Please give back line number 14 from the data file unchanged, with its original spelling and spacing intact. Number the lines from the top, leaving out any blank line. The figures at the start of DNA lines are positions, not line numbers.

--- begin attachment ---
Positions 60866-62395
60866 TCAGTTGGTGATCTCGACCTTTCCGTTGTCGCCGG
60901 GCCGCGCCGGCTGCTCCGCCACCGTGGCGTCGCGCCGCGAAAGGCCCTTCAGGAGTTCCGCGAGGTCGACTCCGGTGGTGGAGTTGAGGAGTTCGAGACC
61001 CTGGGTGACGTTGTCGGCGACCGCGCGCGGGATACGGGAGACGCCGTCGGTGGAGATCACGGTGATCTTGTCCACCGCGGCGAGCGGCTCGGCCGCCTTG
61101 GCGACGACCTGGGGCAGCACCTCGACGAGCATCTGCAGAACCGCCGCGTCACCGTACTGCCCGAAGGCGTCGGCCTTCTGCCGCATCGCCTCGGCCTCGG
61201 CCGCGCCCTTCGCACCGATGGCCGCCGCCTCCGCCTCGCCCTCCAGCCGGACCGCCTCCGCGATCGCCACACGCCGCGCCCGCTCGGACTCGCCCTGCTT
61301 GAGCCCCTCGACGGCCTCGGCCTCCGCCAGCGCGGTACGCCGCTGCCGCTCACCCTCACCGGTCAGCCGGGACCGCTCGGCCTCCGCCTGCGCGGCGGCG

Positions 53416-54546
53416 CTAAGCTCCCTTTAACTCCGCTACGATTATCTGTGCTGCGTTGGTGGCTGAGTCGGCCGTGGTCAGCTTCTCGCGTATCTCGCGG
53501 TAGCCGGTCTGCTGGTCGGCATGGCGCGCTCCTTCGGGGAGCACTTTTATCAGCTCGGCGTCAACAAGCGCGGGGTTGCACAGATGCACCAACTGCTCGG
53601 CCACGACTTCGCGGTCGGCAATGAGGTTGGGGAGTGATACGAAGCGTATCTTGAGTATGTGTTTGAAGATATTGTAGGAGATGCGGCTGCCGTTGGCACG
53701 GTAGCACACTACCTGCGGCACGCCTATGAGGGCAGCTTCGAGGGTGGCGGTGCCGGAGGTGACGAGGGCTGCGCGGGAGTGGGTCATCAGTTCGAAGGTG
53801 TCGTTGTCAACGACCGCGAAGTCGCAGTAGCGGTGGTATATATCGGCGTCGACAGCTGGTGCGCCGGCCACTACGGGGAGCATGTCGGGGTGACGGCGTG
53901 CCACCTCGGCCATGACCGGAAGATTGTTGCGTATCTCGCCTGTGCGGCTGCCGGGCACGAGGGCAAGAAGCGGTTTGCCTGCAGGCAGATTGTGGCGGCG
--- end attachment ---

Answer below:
53901 CCACCTCGGCCATGACCGGAAGATTGTTGCGTATCTCGCCTGTGCGGCTGCCGGGCACGAGGGCAAGAAGCGGTTTGCCTGCAGGCAGATTGTGGCGGCG